Nine Years after Pension Protection Act, NPOs Still Struggle to Provide Accurate Information
While nonprofits are granted a special exemption from federal income tax on most of their revenues, they are not exempt from filing requirements, especially after the Pension Protection Act of 2006. The Act resulted in the largest overhaul of Form 990 in 20 years and created Form 990-N for small organizations.
Forms 990 are not “tax returns,” so they do not enjoy confidential treatment; they are available for public inspection (with donor information redacted for public charities). Although the IRS accepts and processes the Forms 990, approximately 70 percent to 80 percent of the data included in the filing is “non-financial,” making it crucial that organizations provide a clear, positive picture of their operations.
An Opportunity for NPOs to Tell their Stories
“The Form 990 not only provides the IRS with the necessary information to evaluate an agency from a compliance perspective, but it also allows the agency the opportunity to tell its story,” said Lisa Hearn, chief financial officer of Epworth Children & Family Services.
“Due to the highly public nature of the Form 990, it is critical to have a well-prepared document that not only shares financial data with users and prospective donors, but is also a clear reflection of the organization’s mission and overall effectiveness of its programs, operations and governance,” Hearn said.
Monica Marsh, executive director of TREE House of Greater St. Louis, said it is prudent for nonprofit leaders to carefully consider the quality of their Form 990 preparation and review process. “Given the expansive scope of this form, the significance to the IRS and others, as well as the implications of submitting incorrect and incomplete information on the form ... It truly eases the mind of all management knowing that it has been done correctly and can be shared publicly without hesitation or question,” Marsh said.
Before the 2006 Act, most small nonprofits — those with less than $25,000 of average gross receipts — were not required to file anything annually with the IRS, while larger organizations were required to file information returns (Form 990, 990-EZ or 990-PF). Since the Act passed, almost all organizations, regardless of revenues, are required to file an information return annually with the IRS. There are still special exemptions for religious organizations, though.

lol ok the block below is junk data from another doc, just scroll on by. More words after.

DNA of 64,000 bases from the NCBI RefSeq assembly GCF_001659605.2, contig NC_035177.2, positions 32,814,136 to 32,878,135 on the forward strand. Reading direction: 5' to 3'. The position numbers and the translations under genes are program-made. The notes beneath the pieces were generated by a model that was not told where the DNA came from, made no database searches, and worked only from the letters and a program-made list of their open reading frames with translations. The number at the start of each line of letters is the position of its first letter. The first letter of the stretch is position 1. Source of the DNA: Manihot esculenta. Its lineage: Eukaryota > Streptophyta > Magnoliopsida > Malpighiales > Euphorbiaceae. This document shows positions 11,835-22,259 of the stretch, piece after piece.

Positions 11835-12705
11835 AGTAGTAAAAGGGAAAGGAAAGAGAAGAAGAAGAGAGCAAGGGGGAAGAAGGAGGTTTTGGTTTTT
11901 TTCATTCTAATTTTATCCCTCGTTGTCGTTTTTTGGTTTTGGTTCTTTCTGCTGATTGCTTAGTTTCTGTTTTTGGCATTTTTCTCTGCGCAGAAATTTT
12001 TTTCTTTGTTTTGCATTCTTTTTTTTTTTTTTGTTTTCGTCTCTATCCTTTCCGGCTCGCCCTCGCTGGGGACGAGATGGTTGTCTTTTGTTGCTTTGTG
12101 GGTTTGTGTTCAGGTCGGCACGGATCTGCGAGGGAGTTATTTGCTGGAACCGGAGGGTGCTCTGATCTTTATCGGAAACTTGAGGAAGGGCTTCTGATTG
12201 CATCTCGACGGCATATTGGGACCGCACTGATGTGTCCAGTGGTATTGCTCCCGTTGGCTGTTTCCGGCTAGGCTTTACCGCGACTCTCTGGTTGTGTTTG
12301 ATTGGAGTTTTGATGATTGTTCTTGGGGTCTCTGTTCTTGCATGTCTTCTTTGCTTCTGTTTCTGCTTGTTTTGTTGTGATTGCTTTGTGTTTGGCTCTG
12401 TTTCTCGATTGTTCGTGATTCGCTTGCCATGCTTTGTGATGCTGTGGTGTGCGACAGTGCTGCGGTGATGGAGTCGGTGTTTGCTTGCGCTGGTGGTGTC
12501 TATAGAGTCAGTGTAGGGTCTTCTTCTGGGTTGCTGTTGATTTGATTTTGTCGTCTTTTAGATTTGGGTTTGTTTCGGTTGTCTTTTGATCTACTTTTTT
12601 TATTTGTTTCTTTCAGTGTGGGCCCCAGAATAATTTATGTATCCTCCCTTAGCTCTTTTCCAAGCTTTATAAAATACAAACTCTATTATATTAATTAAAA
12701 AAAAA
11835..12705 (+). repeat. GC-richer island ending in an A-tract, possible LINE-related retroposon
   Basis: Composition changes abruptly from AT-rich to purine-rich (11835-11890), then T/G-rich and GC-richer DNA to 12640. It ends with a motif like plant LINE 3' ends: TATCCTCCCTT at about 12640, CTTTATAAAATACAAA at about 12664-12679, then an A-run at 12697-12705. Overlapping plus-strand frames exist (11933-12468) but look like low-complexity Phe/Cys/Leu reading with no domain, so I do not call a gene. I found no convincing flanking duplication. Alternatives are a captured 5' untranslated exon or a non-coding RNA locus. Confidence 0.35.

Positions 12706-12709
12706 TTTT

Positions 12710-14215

Changes implemented by the Act were designed to enhance transparency and comparability among nonprofits, promote compliance and minimize the burden on organizations. Pat Holterman-Hommes, president and CEO of Youth In Need, understands the value provided by Form 990.
“One of the core values that Youth In Need has as a fairly large, complex regional nonprofit is transparency, both internally and externally,” Holterman-Hommes said. “A 990 accurately represents our financial picture each year and helps us do exactly that.”
Confusion about Form 990
Even though the revised Form 990 has been around for several years, there are still significant areas in which organizations struggle to provide accurate information. Most preparers would agree the Form 990 is a complex document and the Act did not succeed in minimizing the burden on organizations.
Key areas of confusion include:
- Who is listed as a director or trustee of the organization? Form 990 Part VII reports a detailed listing of anyone who held a board position anytime during the year. In contrast, Form 990 Part I and Part VI only include directors and trustees on the board as of year-end. Therefore, the count reported in Part VII may be different than the number in Parts I and VI.
- Whose compensation has to be reported? In addition to directors, trustees, and officers, IRS instructions state an organization’s “Top Management Official” (executive director or CEO) and the “Top Financial Official” (controller or CFO) are deemed officers of the organization and their compensation is required to be disclosed. Organizations should also be familiar with the redefined “Key Employee” tests and the top five “Highest Compensated Employees” rules.
While these governing body and compensation areas are very small portions of the entire Form 990, complexities abound.
To learn how to improve your Form 990, click here to register for the Brown Smith Wallace Nonprofit Speaker Series “We Fix Ugly 990s” on Dec. 9.
To further discuss your Form 990, contact Jen Vacha, Manager, Tax Services, at email@example.com or 636.754.0230.